Eighty years ago, real battles and diplomatic fencing in Britain's undeclared war with France


 The British attacked Rommel’s forces in the western desert in an operation codenamed Battleaxe in their first significant offensive operation against the Germans. After weeks on the defensive as other commitments in the theatre, notably Greece and Crete sucked away resources, the move intended to relieve the garrison of Tobruk besieged since April. The British had been received over 200 fresh tanks brought by the Tiger convoy, replacing the bulk of the tanks lost in the advance into Libya and the subsequent retreat.  Churchill was especially attached to these tanks, which he referred to as his “Tiger cubs”, but over half were unreliable and poorly armoured cruiser class tanks, armed with only 2lb guns; there were also worthless MkVI light tanks. Churchill had high hopes of Battleaxe, but it was abandoned after three days with the loss of half of the tanks and 1,000 casualties. The British tanks were completely outclassed by the Germans’.

Vichy French forces put up stiff resistance to the British and Australian forces advancing up the coast of Lebanon. Pitched battles were fought successively at Sidon and Kissoué as the defenders were pushed back northwards through the ancient Crusader sites of the Levant. Unusually, the French made much of the scale of their losses so as to emphasise the supposedly treacherous nature of the attack. It remained an undeclared war and Britain and France conducted a mildly surreal diplomatic dialogue over the invasion. Vichy complained to the United States in guarded terms, denying that there had been any collaboration with the Germans in Lebanon or Syria: an interesting indication that collaboration had already become a term of abuse. Their note was also handed to Sir Samuel Hoare, the British ambassador in Madrid, with which both governments still had diplomatic relations. The British replied,  challenging the assertion and denying that Britain had any territorial designs in the area, wanting only to prevent the Germans establishing bases. The British looked forward to the restoration of “the independence and greatness of France.”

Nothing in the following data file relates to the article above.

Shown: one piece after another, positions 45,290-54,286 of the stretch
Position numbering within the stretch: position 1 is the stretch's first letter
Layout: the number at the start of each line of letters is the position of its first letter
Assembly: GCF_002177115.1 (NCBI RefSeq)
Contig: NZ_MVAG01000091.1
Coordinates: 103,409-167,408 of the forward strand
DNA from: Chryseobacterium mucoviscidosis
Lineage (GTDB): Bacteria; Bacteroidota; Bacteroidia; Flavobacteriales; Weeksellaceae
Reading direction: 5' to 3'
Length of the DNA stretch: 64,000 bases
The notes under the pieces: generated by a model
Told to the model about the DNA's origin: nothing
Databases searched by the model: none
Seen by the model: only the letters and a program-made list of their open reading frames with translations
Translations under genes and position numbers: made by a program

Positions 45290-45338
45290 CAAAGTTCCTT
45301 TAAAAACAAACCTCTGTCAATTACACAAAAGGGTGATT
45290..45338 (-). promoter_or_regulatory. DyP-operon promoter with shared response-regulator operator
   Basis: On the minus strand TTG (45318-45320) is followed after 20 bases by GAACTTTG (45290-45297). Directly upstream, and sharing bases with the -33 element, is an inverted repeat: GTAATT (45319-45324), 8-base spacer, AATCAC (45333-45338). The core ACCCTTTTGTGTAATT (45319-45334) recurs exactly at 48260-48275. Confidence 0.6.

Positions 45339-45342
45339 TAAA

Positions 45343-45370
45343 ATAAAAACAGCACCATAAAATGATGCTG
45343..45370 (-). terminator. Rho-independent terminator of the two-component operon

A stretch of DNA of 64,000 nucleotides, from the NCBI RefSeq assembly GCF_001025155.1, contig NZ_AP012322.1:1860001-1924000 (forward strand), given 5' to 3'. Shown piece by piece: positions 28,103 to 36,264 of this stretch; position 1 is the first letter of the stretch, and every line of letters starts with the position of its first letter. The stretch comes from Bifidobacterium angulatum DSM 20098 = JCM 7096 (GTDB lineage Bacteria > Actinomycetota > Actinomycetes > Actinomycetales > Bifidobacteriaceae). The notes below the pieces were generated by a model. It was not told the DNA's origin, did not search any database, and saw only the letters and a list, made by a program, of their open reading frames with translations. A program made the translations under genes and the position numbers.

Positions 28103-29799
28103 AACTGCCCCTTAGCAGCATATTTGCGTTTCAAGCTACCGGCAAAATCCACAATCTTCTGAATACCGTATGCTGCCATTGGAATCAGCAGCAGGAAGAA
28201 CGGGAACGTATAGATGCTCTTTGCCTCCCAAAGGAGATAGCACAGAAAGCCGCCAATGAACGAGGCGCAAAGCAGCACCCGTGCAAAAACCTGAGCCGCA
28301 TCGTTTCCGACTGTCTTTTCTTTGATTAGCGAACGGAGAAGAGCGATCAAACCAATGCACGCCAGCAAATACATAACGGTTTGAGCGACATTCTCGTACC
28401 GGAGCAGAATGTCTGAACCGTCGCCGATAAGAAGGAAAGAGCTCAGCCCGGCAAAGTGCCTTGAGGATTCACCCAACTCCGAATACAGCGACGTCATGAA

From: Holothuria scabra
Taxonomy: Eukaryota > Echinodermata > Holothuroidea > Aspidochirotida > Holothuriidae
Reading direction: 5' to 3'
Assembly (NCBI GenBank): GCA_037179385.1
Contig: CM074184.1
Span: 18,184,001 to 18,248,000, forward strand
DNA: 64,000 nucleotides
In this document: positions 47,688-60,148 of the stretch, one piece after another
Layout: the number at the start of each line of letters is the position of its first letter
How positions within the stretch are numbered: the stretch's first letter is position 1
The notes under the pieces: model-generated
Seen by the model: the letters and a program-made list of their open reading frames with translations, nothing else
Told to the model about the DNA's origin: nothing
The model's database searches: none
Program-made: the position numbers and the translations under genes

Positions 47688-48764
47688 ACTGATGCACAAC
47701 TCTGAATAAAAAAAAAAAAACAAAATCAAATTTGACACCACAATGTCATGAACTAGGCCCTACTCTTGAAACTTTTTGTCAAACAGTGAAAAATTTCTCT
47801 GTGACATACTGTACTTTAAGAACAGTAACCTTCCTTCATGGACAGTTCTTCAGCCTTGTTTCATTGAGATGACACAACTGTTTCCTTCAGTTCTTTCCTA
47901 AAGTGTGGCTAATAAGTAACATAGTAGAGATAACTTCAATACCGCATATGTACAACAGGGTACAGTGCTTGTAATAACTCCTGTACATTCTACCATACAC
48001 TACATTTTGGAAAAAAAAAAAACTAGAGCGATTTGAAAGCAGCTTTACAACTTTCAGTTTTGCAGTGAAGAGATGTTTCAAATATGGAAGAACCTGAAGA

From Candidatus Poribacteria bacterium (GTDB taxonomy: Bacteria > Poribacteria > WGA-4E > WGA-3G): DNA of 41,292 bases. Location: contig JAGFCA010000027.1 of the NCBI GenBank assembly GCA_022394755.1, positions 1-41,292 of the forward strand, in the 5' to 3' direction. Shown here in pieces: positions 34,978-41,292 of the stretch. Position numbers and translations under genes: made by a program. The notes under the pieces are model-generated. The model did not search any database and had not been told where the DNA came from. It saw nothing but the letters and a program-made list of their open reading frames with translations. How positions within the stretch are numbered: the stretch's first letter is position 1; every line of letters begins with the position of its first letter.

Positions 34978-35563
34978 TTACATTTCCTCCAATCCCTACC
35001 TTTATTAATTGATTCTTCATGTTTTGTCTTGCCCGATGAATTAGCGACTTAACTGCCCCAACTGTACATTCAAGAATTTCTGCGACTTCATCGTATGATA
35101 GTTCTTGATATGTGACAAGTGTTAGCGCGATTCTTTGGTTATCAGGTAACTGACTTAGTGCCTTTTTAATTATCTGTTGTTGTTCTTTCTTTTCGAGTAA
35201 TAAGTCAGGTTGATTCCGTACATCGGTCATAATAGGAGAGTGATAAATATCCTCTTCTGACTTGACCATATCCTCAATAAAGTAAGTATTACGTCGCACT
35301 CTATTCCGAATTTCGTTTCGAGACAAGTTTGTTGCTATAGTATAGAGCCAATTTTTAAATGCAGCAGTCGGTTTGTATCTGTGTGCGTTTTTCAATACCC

There was no such guarded language in the declaration signed in London by Britain, the dominions and the governments-in-exile of countries occupied by the Axis, including General de Gaulle’s Free French. They pledged to continue fighting until every country had been freed from occupation. The declaration featured a ringing call to resist brutal German oppression. The only concession to political calculation was that Marshal Petain was not named, given his continuing good reputation with many French people, His prime minister Admiral Darlan, though, was described as “frisking” at Hitler’s side.

Ultra intelligence alerted the British to the fact that the German pocket battleship Lützow – previously Deutschland but renamed as Hitler spotted the potential propaganda effect were she to be sunk – was at sea off Norway. She was found and torpedoed by a Beaufort of Coastal Command, suffering severe damage which took six months to repair.


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